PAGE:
The ecological damage caused by infrastructure development could hurt the sustainability of an ecosystem. For example, the location of the eco-resort near the ocean would hurt the coral reefs and could invite pollution due to human activities. In some instances, the disruption of water systems could increase the risk of flooding and affect other people in the area (Neal, Clayton & Longbottom, 2022). As such, there must be an aggressive effort by participants in this sector to mitigate against the adverse environmental impact it has on the environment.

The sector has a positive impact on the host locations because of the employment opportunities for the locals. The construction process employs those in the construction sector, while the operations of the company also involve the participation of the local workforce. In addition, the reliance on local suppliers would boost the local community. Additionally, the sector can play a key role in strengthening social-economic development in the community.

Furthermore, the development of eco-resorts and spas can have a contagion effect which can positively affect the growth of a community. For example, it can signal its capacity to support investment which will attract other investors to the area. In addition, the development of support industries can contribute to the area’s growth by increasing tax revenue and employment opportunities. When eco-resorts and spas implement corporate social responsibility programs, they can improve the quality of life of the people in the area. For instance, when they implement training programs, they are likely to play a key role in empowering young people from the community to experience professional and personal development.

Bassey and Esien (2010) stated that empowering people to be active partners in protecting the environment will ensure they contribute towards the attainment of institutional competence regarding environmental protection. Furthermore, there should be a focus on not only not depleting natural resources but also undoing the harm done by human activities. Despite the complexities involved in ensuring the sector has a positive environmental impact, it is possible to achieve a symbiotic relationship with the ecosystem through deliberate and sustained business practices.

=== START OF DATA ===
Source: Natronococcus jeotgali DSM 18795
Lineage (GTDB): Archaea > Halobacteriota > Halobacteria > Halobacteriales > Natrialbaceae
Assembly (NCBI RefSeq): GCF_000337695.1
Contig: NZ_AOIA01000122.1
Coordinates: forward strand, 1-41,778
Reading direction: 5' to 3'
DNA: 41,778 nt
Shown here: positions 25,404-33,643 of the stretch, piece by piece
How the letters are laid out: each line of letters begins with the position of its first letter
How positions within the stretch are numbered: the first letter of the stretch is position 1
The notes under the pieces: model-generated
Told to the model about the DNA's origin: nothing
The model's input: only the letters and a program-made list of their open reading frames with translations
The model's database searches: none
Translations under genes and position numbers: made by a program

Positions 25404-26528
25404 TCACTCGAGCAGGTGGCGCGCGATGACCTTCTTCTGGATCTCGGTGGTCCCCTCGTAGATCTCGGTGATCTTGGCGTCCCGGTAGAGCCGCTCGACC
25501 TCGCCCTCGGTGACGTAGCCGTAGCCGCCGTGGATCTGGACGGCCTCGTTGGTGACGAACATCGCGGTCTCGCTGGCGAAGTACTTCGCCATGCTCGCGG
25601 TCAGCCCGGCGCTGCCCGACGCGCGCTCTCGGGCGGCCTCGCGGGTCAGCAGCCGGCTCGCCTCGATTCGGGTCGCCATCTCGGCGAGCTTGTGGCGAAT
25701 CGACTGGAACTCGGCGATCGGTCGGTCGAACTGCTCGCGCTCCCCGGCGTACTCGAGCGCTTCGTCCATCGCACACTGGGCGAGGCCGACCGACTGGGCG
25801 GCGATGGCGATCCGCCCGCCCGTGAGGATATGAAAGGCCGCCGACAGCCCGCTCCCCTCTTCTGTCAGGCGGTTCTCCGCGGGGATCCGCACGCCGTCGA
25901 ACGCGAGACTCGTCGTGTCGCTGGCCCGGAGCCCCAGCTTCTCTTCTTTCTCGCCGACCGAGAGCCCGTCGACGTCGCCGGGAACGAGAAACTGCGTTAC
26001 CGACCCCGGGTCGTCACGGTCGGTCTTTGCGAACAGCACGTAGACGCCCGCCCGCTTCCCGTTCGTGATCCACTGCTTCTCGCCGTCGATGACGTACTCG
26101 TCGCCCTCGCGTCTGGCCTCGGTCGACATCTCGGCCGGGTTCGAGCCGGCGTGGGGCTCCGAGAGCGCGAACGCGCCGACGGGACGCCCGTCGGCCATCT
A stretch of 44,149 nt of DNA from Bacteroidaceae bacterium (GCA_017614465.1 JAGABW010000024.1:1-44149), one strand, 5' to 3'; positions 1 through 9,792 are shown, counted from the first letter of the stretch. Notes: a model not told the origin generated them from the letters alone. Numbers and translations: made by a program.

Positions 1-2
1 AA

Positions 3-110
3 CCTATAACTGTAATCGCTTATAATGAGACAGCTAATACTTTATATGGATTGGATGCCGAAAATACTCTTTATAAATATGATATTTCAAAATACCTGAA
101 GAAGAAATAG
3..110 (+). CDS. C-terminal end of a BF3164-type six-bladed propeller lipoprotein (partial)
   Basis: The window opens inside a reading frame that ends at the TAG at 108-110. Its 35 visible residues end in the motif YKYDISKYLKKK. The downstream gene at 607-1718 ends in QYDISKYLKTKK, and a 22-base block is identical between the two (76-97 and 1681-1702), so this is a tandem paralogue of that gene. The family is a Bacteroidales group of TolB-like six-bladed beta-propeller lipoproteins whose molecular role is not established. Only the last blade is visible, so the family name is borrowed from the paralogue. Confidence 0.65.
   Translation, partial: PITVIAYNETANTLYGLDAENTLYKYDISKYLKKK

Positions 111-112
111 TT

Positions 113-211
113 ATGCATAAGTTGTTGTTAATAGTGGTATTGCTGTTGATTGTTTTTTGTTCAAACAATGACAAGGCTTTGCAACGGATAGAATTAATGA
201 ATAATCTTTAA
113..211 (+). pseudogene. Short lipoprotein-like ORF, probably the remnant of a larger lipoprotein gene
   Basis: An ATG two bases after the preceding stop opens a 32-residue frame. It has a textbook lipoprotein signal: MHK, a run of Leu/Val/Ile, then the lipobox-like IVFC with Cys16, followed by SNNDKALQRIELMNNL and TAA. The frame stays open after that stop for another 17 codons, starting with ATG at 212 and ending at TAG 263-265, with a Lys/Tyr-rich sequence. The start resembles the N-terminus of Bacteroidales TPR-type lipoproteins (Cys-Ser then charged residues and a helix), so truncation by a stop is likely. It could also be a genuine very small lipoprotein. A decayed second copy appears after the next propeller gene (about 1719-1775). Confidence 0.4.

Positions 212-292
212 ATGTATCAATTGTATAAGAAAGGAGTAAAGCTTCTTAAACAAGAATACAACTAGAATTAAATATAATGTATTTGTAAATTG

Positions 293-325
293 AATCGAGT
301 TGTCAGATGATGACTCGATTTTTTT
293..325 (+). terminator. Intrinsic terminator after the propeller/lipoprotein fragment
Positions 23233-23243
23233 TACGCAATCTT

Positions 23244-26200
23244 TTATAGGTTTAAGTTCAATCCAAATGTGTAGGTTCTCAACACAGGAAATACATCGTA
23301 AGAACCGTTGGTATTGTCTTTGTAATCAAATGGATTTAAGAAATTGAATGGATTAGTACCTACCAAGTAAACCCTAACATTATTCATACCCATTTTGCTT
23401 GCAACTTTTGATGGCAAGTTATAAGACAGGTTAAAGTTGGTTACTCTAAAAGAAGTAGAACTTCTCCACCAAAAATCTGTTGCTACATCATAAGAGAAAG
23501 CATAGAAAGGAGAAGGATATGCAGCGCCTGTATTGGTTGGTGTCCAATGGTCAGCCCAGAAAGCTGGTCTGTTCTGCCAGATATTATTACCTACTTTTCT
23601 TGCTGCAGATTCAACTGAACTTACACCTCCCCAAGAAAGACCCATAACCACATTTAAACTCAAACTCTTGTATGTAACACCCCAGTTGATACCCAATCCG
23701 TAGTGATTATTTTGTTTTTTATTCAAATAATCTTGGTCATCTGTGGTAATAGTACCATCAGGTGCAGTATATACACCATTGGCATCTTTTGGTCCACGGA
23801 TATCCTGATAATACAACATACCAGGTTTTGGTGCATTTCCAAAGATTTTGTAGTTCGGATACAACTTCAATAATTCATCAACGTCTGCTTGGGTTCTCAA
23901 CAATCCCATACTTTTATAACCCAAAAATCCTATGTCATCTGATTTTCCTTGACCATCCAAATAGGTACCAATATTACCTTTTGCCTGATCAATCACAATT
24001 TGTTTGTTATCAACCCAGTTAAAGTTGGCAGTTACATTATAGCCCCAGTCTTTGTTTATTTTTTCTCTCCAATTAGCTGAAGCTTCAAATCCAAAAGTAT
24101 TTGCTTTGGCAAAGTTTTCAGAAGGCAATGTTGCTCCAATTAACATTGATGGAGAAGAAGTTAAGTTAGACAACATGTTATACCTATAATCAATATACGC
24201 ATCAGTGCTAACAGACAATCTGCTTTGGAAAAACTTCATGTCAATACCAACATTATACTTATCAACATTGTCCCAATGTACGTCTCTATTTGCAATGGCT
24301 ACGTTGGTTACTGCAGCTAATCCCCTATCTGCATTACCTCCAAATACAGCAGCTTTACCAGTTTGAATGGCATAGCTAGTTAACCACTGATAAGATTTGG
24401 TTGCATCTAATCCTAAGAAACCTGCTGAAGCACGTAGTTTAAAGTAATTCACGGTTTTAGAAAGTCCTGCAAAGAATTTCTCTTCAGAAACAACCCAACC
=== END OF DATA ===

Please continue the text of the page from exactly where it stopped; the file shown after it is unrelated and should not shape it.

In light of the positive social-economic contribution of this sector, there is a need to ensure that its growth is encouraged. This can involve training professionals and customers to ensure they limit their carbon footprint by being conscious of how their interactions with the environment affect them. The approach will play a key role in cultivating an eco-friendly mindset. In the long term, this will ensure that every stakeholder minimises any negative environmental impact the sector has. Active participation in ecology will influence people’s thinking and increase awareness about conversation and protection.

In sum, the evolution of eco-resorts and spas is improving Australia’s tourism sector’s capacity to ensure the visitor economy does not hurt the environment. However, the sector must become more transparent and accountable to overcome criticism over its inability to meet basic environmental standards. In addition, there is also a challenge concerning ensuring that human activities do not hurt flora and fauna. Nonetheless, the employment opportunities and social-economic rejuvenation associated with the sector demonstrate the need to continue supporting its growth while strengthening its capacity to protect to promote sustainable tourism and hospitality practices.


Ennion, J. (2014). Green is gold for Australian hotels and resorts as ecotourism becomes a billion-dollar industry. Retrieved from

Bassey, I E & Esien, I E. (2010). Problems of Ecotourism and Ecoresort Developments, Associated with the Restriction of Access of the Indigenous Communities to the Vital Resources of Rural Regions in Developing Countries. Retrieved from

Navarrete, A P., & Shaw, G. (2021). Spa tourism opportunities as strategic sector in aiding recovery from Covid-19: The Spanish model. Tourism and Hospitality Research21(2), 245–250.

Neal, M., Clayton, R & Longbottom, J. (2022). Long-running battle over Great Ocean Road eco-resort proposal. Retrieved from

Preiss, B. (2021). Government rejects lavish eco-resort on South-West Coast. Retrieved from

Roscioli, L. (2021). Eco-resorts vs. mainstream accommodation providers: an investigation of the viability of benchmarking environmental performance. Retrieved from

Richins, H. (1996). Setting an international precedent: Ecotourism in Australia. Visions in Leisure and Business, 15(1), 27-54.

Wang, L., Zhong, L., Zhang, Y & Zhou, B. (2014). Ecotourism Environmental Protection Measures and Their Effects on Protected Areas in China. Sustainability, 6, 6781-6798.

Warnken, J., Bradley, M & Guilding, C. (2005). Eco-resorts vs. mainstream accommodation providers: an investigation of the viability of benchmarking environmental performance. Tourism Planning, 26(3), 367-369.